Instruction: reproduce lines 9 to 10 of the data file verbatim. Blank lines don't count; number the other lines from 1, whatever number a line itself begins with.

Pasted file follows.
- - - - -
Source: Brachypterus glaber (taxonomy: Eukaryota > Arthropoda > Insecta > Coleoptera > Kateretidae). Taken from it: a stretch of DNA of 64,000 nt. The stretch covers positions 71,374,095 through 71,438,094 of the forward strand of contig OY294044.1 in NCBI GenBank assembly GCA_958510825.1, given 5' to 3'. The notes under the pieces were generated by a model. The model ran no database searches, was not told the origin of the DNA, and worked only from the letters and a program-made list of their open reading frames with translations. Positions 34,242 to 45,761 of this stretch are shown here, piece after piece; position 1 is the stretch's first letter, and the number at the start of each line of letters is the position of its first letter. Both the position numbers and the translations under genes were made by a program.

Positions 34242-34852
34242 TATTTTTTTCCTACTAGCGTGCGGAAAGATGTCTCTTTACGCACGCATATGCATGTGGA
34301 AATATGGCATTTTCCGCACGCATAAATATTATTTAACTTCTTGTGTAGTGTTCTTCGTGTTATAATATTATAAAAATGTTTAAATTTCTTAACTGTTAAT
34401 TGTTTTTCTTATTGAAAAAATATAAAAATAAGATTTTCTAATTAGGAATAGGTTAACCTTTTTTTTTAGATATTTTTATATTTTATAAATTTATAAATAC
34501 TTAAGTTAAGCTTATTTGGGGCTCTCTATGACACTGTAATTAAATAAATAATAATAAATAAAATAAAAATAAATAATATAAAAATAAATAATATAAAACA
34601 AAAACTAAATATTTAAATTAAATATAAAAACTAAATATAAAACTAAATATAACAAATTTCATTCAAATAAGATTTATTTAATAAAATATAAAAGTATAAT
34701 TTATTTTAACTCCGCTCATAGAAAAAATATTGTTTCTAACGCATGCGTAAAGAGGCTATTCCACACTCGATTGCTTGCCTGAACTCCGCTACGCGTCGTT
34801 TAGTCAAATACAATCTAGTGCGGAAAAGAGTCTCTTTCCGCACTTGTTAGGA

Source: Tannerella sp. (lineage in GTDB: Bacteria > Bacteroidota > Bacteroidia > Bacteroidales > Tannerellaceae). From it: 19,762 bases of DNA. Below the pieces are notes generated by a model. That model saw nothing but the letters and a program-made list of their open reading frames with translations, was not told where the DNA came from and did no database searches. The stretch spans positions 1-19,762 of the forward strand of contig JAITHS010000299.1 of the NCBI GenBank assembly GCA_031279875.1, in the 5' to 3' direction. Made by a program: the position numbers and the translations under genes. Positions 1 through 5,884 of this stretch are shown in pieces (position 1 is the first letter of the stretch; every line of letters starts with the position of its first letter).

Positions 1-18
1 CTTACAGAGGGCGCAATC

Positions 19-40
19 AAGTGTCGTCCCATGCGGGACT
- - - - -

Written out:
34801 TAGTCAAATACAATCTAGTGCGGAAAAGAGTCTCTTTCCGCACTTGTTAGGA

Source: Tannerella sp. (lineage in GTDB: Bacteria > Bacteroidota > Bacteroidia > Bacteroidales > Tannerellaceae). From it: 19,762 bases of DNA. Below the pieces are notes generated by a model. That model saw nothing but the letters and a program-made list of their open reading frames with translations, was not told where the DNA came from and did no database searches. The stretch spans positions 1-19,762 of the forward strand of contig JAITHS010000299.1 of the NCBI GenBank assembly GCA_031279875.1, in the 5' to 3' direction. Made by a program: the position numbers and the translations under genes. Positions 1 through 5,884 of this stretch are shown in pieces (position 1 is the first letter of the stretch; every line of letters starts with the position of its first letter).